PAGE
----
Remember when, about this time last year, we finally got some positive environmental news? It found out that the epidemic had resulted in a 7% reduction in worldwide carbon dioxide emissions compared to the previous year — and even more in high-income nations. Daily CO2 emissions were as much as a quarter lower than forecast at their peak, and some speculated that the world was poised to witness the largest reduction in emissions since World War II.
By July, though, everything had returned to normal — a word that in this context signifies “hurling towards climatic disaster.” And, according to the International Energy Agency (IEA), humanity has produced the highest ever increase in carbon dioxide emissions in recorded history this year. “The increase in worldwide CO2 emissions of almost 2 billion tonnes [2.2 billion tons] was the greatest in absolute terms in history, more than compensating the previous year’s pandemic-induced drop,” the agency stated.
Carbon emissions increased to 36.3 billion tonnes [40 billion tons] as the globe recovered from the COVID-19 epidemic, the highest amount on record. When you factor in methane, nitrous oxide, and flaring-related CO2 emissions, the IEA projects that overall greenhouse gas emissions from energy will be at their highest level ever in 2021.
“Adverse weather and energy market conditions – particularly natural gas price spikes – aggravated the recovery of energy demand in 2021, resulting in more coal being burnt despite renewable power output growing at its fastest rate ever,” the IEA reported. China is the country most responsible for the surge in CO2 emissions, as its economic development and technical advancements during the epidemic resulted in the country’s largest increase in power demand ever – a spike of 10%, or nearly 700 TWh. To offset the growth in China’s power demand between 2019 and 2021, it would require nearly one in every five Americans – or the whole continent of Africa – to suddenly turn to a hermit lifestyle.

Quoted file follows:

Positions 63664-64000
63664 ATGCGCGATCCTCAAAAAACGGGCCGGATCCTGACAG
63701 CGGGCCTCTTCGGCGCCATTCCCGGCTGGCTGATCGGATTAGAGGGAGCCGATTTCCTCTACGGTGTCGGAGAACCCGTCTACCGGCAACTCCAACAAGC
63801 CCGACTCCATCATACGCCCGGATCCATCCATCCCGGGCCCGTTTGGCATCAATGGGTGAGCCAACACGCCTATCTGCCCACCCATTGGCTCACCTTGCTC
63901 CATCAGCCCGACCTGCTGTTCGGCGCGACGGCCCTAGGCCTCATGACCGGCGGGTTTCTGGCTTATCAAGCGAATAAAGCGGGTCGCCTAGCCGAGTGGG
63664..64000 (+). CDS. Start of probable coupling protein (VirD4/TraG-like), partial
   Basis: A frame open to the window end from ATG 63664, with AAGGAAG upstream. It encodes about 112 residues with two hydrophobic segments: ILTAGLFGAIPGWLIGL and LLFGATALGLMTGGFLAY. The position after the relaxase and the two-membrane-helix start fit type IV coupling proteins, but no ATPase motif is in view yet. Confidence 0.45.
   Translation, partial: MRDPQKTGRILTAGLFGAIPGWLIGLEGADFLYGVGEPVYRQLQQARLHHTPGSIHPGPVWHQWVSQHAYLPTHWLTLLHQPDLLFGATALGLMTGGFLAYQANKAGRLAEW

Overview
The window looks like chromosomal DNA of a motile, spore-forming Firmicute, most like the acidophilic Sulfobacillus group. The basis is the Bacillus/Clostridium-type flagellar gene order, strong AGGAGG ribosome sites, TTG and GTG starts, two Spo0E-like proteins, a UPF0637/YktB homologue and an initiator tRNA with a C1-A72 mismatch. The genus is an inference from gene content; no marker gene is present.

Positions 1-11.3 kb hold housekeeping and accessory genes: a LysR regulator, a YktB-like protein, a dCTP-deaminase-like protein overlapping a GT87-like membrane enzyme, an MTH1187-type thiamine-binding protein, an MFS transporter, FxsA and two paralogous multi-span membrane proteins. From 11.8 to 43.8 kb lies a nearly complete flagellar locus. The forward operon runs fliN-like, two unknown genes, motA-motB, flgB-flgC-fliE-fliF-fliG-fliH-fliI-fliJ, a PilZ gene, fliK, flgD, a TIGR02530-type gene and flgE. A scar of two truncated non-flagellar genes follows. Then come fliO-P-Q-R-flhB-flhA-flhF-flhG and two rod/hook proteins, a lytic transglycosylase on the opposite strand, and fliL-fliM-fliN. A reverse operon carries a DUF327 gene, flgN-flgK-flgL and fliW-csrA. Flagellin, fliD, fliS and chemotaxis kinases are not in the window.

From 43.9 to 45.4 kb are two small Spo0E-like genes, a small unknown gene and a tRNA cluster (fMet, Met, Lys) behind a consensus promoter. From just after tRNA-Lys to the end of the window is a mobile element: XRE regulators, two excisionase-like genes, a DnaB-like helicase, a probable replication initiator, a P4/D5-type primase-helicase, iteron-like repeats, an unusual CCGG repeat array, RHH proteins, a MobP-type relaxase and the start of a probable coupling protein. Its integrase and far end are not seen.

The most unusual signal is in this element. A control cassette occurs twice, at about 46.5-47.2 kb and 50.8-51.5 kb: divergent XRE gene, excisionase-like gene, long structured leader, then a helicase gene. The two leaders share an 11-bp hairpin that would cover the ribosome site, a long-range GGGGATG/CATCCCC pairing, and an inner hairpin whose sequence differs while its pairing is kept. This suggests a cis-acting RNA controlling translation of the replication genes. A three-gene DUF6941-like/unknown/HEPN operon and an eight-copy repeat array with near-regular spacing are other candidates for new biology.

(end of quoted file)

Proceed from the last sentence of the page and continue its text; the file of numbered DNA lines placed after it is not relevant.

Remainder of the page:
Despite the fact that China’s renewables sector grew at its fastest rate in history last year, demand for electricity far outstripped supply, with coal accounting for more than half of new energy output, according to the IEA. In 2021, China’s CO2 emissions surpassed 11.9 billion tonnes [13.1 billion tons], accounting for more than a third of world CO2 emissions.
“Coal is the world’s single largest source of carbon emissions, and this year’s historically high level of coal power generation is a worrying sign of how far the world is off-track in its efforts to reduce emissions to net zero,” said Fatih Birol, IEA Executive Director, in a statement about the increase in coal use at the end of last year. “Without strong and fast action by governments to reduce coal emissions – in a way that is fair, cheap, and secure for people impacted – we will have little if any, the hope of keeping global warming below 1.5 degrees Celsius.”
However, there is some good news. Despite the fact that coal emissions hit an all-time high of 15.3 billion tonnes [16.9 billion tons] in 2021, renewable energy sources and nuclear power actually provided a higher share of global electricity generation than coal in 2021, with renewable energy being the only fuel to increase demand throughout 2020. Last year, renewable energy sources generated a record-breaking 8,000 TWh of electricity, and while we still have a long way to go to reach net-zero (or more), the renewables sector is growing at a faster rate than ever before.
“Clean energy provisions in some big economies’ recovery packages have contributed considerably to moderating the near-term increase in emissions, particularly where low-carbon programs were already in place and could channel the additional funding rapidly,” according to the IEA report. “The world must now ensure that the global rebound in emissions in 2021 was a one-time event – and that sustainable investments combined with accelerated deployment of clean energy technologies will reduce CO2 emissions in 2022, keeping alive the possibility of achieving net-zero CO2 emissions by 2050.”